IT backup systems on the premises are not the best way to keep data, says Christchurch business vBridge.
Hamish Roy (right) and John Ward of IT company vBridge have seen their business grow since the earthquakes. Photo / David Alexander
Several Christchurch business owners and management risked their lives after the February 2011 earthquake, venturing into dangerous buildings to rescue companies' computer servers and data.
Christchurch businesses had invested heavily in IT systems on premises but could not access them locally or remotely because of access restrictions and loss of power.
The hosted infrastructure provider, vBridge, set up by Hamish Roy and John Ward, had been going for a just couple of months when the September 2010 earthquake struck.
The quake got business owners thinking about business continuity, and the position they would have been in had the shake been worse.
After the February quake, vBridge was deluged with people walking in off the street looking for help.
"We had mum and dad businesses coming in with parts of their computer," says Roy. "They came in with hard drives and we had to extract the data from it."
By deploying Hewlett-Packard storage technology, including HP LeftHand Storage, vBridge avoided customer downtime in either of the Christchurch earthquakes.
"HP brought in four pallets of hardware - it flew it in to help Christchurch businesses get operational again," says Roy.
"The key thing for businesses is about trying to be competitive in the market. If your competition is up and running and you are not, then you are losing out," says Ward.
It wasn't all beer and skittles for the two entrepreneurs personally. Their office was "red-zoned" for a week, so they based themselves at a data centre.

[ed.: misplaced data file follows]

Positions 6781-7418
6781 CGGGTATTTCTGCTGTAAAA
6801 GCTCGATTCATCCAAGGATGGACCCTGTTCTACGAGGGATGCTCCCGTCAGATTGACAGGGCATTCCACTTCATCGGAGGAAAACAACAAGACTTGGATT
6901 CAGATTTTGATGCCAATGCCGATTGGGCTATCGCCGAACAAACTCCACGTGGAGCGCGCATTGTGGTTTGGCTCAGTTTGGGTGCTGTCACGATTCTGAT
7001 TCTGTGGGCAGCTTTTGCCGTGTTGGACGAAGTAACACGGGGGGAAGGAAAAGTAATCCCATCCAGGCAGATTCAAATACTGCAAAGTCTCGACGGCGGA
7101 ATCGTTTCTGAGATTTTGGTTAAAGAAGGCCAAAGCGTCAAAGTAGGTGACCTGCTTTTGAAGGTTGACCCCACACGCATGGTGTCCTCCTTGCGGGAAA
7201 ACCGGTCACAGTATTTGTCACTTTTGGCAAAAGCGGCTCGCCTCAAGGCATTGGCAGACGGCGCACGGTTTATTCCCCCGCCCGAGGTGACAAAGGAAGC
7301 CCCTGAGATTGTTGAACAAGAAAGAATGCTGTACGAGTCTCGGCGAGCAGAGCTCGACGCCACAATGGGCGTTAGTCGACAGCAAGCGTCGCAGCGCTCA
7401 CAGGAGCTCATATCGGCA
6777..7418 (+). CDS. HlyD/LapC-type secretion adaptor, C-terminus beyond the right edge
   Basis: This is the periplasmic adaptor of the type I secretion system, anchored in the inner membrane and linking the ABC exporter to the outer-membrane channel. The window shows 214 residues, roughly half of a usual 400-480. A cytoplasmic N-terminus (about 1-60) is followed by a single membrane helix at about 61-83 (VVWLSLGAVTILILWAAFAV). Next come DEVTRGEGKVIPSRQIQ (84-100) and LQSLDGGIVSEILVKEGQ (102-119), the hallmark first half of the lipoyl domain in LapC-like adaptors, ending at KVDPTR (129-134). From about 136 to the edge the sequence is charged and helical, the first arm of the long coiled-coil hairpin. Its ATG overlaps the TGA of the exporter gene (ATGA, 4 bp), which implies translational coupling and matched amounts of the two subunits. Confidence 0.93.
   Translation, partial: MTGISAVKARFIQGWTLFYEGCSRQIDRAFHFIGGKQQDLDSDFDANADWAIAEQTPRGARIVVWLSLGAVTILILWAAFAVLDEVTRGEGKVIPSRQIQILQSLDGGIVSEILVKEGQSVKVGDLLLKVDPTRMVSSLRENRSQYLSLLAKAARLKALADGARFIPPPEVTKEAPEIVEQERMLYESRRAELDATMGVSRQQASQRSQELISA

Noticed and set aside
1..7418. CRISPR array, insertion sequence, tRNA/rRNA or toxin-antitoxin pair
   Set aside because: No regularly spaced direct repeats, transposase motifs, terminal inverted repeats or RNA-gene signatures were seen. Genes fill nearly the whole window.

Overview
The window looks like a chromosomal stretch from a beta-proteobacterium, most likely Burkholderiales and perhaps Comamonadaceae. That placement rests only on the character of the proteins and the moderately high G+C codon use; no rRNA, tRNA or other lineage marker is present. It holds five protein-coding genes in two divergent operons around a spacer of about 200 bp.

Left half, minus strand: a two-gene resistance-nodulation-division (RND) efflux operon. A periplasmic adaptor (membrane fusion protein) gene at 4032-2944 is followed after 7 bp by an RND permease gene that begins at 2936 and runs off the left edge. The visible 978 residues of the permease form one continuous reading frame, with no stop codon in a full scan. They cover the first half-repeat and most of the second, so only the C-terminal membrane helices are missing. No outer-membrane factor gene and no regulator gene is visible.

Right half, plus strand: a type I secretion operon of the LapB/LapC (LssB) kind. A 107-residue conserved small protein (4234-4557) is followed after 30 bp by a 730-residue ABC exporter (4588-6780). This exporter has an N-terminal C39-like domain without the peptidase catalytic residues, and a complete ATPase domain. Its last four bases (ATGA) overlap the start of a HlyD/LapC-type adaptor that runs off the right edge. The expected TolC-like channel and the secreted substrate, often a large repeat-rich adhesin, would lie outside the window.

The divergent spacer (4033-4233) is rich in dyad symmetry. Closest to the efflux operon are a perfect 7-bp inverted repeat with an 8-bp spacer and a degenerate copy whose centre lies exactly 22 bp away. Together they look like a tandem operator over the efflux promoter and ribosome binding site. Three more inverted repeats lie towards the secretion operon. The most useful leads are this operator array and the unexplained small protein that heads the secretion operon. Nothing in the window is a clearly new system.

"Hamish was dealing with a destroyed house. He had a new business, young children and his house was in tatters," says Ward.
"We were migrating businesses' infrastructure by day, and shovelling silt by night," he says.
The pair were recovering systems for businesses that had lost their premises and data and for businesses that immediately wanted to reduce their risk by using vBridge.
Two years on, vBridge has seen an 1100 per cent increase in demand for virtualised infrastructure services or hosted cloud services, requiring the company to upgrade its data centre.
Like many technical entrepreneurs, Roy and Ward were not experienced salesmen when they set up. They were from corporate and government IT backgrounds.
But the earthquakes have helped support their argument that backing up your company data in the corner of the office is the most risky thing you can do.
"We have had to be an ambassador in the market we are in. We are trying to get a good understanding across of how our technology will benefit users," says Roy.
"It's getting that understanding out there in the market - that cloud is not something to be afraid of. It can grow your business, give it a competitive advantage.
"We believe strongly in the product that is emerging - through a very collaborative approach.
"It's not about selling boxes, it's talking to customers about their challenges and designing something specific for them."
vBridge's customers pay a monthly rental depending on what the customer consumes. The company has data sites in Christchurch, Ashburton and Auckland, and customers throughout the country, with the majority in Christchurch.
"We want to be and are growing into being a nationwide provider. Our strategy is to be in Christchurch, Wellington, Auckland and Dunedin."
The firm's revenue is achieving steep growth with turnover at just under $1 million.
By Gill South EmailGill